Clone Wars Adventures knows what its audience wants. As soon as you've signed up on the game's website, you're greeted by Yoda, Obi Wan and the other Jedi and given your own lightsaber. After a pep talk in which they emphasise just how important you are to the ongoing war against the Separatists, you're let loose in the Jedi Temple to begin life as a defender of the Old Republic.
Well, sort of. You're not a Jedi yet. You're a padawan, but the path to becoming a Jedi is certainly less strenuous than the hikes and handstands that Luke Skywalker had to perform on Dagobah: you pay for the privilege. This, then, is Sony Online Entertainment's kid-friendly MMORPG. It's free to play, technically speaking, but like all MMO games, all roads lead to micro-payments.
The game client installs from the website, and runs in your browser. You're given a randomly generated name while the game's moderators check your chosen title, presumably to ensure nobody is playing as Minge Titblaster, but five days after signing up with a nice and innocent Star Warsy name I was still stuck with a rubbish temporary title that I didn't want. Not a great start for a game based around creating your own character in the Clone Wars universe.
So what do you get if you're not ready to part with any real money? You can wander around the Temple in PSone-era polygon 3D, meeting other players. The character creation options are limited at the start because, inevitably, the more you want to change your character, the more you'll need to pay. It's actually less of an RPG and more like a social network driven by mini-games. There are no quests or raids, and the meat of the Clone Wars experience is built around single-player mini-games.
Mini-games are accessed from an icon on your HUD, and are played to earn Republic Credits, one of the game's two currencies. The other is Station Cash, which must be purchased in chunks using credit card, PayPal or SMS.
The games are good though, and varied to boot. Most fall into predictable proven templates, but SOE has made sure that they've been well designed and balanced for the long term, revealing extra layers and tactical wrinkles the more you play. There are gem- and colour-matching games, based around the idea of droid maintenance, and games of chance that offer bonus Republic Credits.
Saber Strike is an enjoyable blend of Peggle and Breakout, as you bounce your lightsaber around an oblong arena, trying to hit a set number of battledroids. For something more sedate, you can use the Force to play Spot the Difference, take a trivia or personality quiz or defeat incoming droid ships with the power of typing. There's even a Yeti Sports riff starring Jar Jar bloody Binks as "Stunt Gungan".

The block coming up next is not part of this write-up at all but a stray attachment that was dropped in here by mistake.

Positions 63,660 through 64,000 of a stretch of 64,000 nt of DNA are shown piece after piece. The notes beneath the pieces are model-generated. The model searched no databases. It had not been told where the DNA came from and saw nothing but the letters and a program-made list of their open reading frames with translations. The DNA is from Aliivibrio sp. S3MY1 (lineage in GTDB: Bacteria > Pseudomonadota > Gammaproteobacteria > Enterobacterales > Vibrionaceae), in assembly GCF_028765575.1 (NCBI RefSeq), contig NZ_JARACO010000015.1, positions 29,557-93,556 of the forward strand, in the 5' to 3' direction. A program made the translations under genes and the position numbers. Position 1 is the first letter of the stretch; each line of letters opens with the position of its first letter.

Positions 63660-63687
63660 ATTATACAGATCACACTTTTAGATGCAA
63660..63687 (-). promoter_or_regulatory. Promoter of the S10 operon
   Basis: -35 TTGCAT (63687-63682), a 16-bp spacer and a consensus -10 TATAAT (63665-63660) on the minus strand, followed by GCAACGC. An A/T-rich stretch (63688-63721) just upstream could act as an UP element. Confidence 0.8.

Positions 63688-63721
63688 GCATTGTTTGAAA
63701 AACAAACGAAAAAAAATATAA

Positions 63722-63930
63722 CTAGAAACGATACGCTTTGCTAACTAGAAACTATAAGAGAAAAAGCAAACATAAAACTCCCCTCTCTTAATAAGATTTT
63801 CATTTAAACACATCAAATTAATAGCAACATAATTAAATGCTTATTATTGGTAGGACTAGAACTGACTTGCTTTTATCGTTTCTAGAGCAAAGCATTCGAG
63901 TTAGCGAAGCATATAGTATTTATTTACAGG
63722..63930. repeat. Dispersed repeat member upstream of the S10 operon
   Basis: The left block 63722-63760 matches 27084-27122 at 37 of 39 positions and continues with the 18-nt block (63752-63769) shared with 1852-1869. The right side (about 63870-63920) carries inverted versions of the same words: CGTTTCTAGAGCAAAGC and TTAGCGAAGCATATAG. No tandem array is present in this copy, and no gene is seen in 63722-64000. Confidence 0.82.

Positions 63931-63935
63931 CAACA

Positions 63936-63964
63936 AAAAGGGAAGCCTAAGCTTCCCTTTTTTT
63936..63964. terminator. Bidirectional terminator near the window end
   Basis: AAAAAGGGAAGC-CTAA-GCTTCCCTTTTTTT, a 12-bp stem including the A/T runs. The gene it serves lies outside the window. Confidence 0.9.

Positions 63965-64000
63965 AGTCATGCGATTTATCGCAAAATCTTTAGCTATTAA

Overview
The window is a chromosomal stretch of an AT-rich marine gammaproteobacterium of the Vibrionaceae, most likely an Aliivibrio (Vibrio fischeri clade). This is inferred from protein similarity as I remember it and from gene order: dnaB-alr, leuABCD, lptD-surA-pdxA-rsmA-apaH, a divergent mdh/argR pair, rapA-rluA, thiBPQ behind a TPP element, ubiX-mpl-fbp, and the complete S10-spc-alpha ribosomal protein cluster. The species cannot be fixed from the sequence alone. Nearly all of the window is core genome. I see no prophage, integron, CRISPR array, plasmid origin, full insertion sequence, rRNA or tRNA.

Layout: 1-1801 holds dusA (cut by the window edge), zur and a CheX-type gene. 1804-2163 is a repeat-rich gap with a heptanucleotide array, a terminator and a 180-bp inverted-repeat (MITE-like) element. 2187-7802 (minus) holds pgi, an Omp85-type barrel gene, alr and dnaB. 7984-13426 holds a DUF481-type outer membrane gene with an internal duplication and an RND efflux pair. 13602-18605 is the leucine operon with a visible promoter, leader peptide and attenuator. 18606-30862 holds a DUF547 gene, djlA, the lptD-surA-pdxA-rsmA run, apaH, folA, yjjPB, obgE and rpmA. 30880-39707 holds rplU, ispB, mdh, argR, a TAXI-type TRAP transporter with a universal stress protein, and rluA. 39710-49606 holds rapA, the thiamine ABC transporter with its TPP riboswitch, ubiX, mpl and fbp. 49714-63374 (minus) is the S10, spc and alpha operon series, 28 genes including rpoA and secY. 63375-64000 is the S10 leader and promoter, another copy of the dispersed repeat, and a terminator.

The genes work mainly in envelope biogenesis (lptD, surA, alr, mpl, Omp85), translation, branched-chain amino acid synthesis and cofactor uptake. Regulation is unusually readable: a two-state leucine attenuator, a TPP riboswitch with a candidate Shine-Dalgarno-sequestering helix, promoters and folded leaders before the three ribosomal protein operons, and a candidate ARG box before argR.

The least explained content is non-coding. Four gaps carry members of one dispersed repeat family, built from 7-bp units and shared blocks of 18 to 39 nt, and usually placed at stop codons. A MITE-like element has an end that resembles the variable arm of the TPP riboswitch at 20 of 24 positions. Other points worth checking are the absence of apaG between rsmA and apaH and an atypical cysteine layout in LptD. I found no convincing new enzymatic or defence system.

For those looking for a more fully-formed gaming experience, there are some 3D action games. Starfighter is an into-the-screen shooter with power-ups and score multipliers. Republic Defender is a solid little tower defence game with a generous spread of levels. Lightsaber Duel is a button-matching fighting game that can be played solo, in a branching tournament against Star Wars characters, or online against other members. There are blaster shooting galleries and speeder bike races. Controls are simple, often entirely mouse-based, and while the basic 3D engine can't always cope with what's being asked of it, everything is fairly slick and intuitive.
All the games offer leaderboards, both global and friends-only, and also feature trophies. Just like their console counterparts, these are awarded for fulfilling set challenges and are then displayed in your personal living space within the gameworld. It's a wise inclusion. Kids are natural completists, and a wall of blank spaces waiting to be filled tweaks their OCD nature something fierce.
So how much of this is actually free? Of the nineteen mini-games available at present, only six are completely off-limits to padawan players. The rest are unlocked, but only up to a point. You'll find that only Easy levels are available, or that in the action games everything after about level four is sealed away behind a Republic icon for Jedi players only.
That's still a decent amount of gameplay, certainly as much as you'd expect from the Flash games section on a normal Star Wars website, but it's unlikely that young fans will be content to paddle in the shallow end for long. The carrot is right there at the start: who wants to be a padawan when you could be a Jedi, if only Dad would cough up his card details?